NORMAN — Frank H. Wahpepah Jr., of Edmond and a longtime resident of Shawnee, died Thursday, April 24, 2014, after a brief illness. Mr. Wahpepah was born March 31, 1934, in Shawnee, the son of Frank H. Wahpepah Sr. and Susie Namatho Wahpepah.
Mr. Wahpepah attended Dale schools and graduated from Dale High School, where he was a three-year basketball letterman and captain of the basketball team and a four-year baseball letterman. He served as a young caddy at the Elks Country Club on Acme Road and was a life-long golfer.
Mr. Wahpepah joined the United States Navy on Nov. 4, 1952, in Oklahoma City. He underwent basic training at the U.S. Naval Training Center in San Diego, where he was selected the Honorman of graduating Company 0856 for superior performance. Mr. Wahpepah was then stationed at the Alameda Naval Air Station in Alameda, Calif., on the San Francisco Bay, where he played on the Alameda “Hellcats” basketball team. He served aboard three aircraft carriers during the Korean War — the U.S.S. Kearsarge (CV-33), the U.S.S. Bon Homme Richard (CV-31) and the U.S.S. Oriskany (CV-34) — based in Yokosuka, Japan.
Mr. Wahpepah was injured during his shipboard service and spent three months recuperating at the Tripler Army Medical Center in Honolulu. He was honorably discharged from active duty on Jan. 18, 1957, and then served in the U.S. Naval Reserves until his honorable discharge from the Reserves on Nov. 3, 1960. He received the National Defense Service Medal and the Good Conduct Medal.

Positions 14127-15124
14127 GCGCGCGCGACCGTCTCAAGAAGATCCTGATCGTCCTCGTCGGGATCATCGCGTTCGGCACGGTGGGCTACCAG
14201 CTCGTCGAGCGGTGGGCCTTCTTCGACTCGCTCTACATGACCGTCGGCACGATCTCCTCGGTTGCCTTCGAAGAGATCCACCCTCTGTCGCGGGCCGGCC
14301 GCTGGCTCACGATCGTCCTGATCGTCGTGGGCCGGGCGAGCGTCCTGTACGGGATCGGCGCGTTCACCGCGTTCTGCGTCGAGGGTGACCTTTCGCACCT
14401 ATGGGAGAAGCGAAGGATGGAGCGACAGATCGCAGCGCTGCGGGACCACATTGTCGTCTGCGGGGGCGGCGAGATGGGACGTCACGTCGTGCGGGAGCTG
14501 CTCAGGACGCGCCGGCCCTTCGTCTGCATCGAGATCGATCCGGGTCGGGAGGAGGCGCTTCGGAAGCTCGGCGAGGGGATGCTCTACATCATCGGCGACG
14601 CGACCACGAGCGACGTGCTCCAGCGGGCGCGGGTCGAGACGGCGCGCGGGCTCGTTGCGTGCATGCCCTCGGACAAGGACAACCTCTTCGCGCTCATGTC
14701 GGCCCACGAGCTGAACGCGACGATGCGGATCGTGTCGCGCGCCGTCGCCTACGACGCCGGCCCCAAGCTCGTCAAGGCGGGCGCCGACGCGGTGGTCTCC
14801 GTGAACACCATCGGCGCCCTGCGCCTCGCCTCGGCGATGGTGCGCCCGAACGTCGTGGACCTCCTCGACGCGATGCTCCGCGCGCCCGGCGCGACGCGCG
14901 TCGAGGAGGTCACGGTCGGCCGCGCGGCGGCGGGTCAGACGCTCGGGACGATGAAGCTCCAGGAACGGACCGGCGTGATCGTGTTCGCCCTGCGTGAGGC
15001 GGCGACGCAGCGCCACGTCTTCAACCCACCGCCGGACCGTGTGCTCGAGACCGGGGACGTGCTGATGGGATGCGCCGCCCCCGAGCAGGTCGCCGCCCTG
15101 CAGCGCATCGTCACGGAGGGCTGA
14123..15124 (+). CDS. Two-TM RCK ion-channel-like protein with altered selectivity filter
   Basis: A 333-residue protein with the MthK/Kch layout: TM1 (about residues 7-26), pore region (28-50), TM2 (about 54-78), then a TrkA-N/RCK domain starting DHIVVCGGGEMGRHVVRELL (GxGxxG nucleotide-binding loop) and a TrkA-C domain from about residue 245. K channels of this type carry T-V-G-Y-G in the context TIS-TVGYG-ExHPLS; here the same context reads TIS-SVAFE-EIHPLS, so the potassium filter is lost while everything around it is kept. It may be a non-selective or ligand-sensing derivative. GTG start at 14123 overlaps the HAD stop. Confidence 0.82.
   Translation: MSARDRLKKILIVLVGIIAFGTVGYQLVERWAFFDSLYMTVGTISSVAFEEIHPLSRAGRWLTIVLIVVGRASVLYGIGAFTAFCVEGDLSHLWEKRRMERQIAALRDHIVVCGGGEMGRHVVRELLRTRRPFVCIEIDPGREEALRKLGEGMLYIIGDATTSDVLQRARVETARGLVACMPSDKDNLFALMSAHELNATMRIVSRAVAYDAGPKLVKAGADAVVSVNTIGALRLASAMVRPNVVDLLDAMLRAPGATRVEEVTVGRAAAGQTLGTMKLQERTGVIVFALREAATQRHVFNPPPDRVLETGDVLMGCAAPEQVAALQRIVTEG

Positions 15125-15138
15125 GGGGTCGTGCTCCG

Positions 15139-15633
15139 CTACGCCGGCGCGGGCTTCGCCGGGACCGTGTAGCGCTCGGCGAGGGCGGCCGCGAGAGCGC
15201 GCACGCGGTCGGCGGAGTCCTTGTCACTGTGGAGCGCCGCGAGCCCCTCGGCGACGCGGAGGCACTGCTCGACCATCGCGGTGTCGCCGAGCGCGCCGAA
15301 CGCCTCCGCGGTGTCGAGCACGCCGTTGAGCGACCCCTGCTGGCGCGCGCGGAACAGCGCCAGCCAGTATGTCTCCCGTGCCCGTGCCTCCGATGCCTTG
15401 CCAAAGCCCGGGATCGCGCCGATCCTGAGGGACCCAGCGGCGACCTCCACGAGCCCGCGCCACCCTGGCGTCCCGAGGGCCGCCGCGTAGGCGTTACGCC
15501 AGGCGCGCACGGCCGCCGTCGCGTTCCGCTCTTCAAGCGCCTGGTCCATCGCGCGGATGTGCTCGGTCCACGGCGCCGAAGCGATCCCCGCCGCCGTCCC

Following active duty, Mr. Wahpepah lived and worked in Los Angeles, where he met his beloved wife of 43 years, Betty Jean Maney. They were married on Oct. 26, 1957, at Precious Blood Catholic Church in Los Angeles until her death on June 1, 2000.
Mr. Wahpepah earned a bachelor’s degree from Oklahoma Baptist University and a master’s in public health from the University of California, Los Angeles. During his career, he worked for the U.S. Bureau of Indian Affairs and the U.S. Indian Health Service, where he was the first tribal member to serve as service unit director of the Claremore Indian Hospital. Following his retirement from federal service, he worked for a number of area tribes directing health services at clinics and hospitals. His last assignment before retirement was serving as the hospital director of the Creek Nation Community Hospital in Okemah.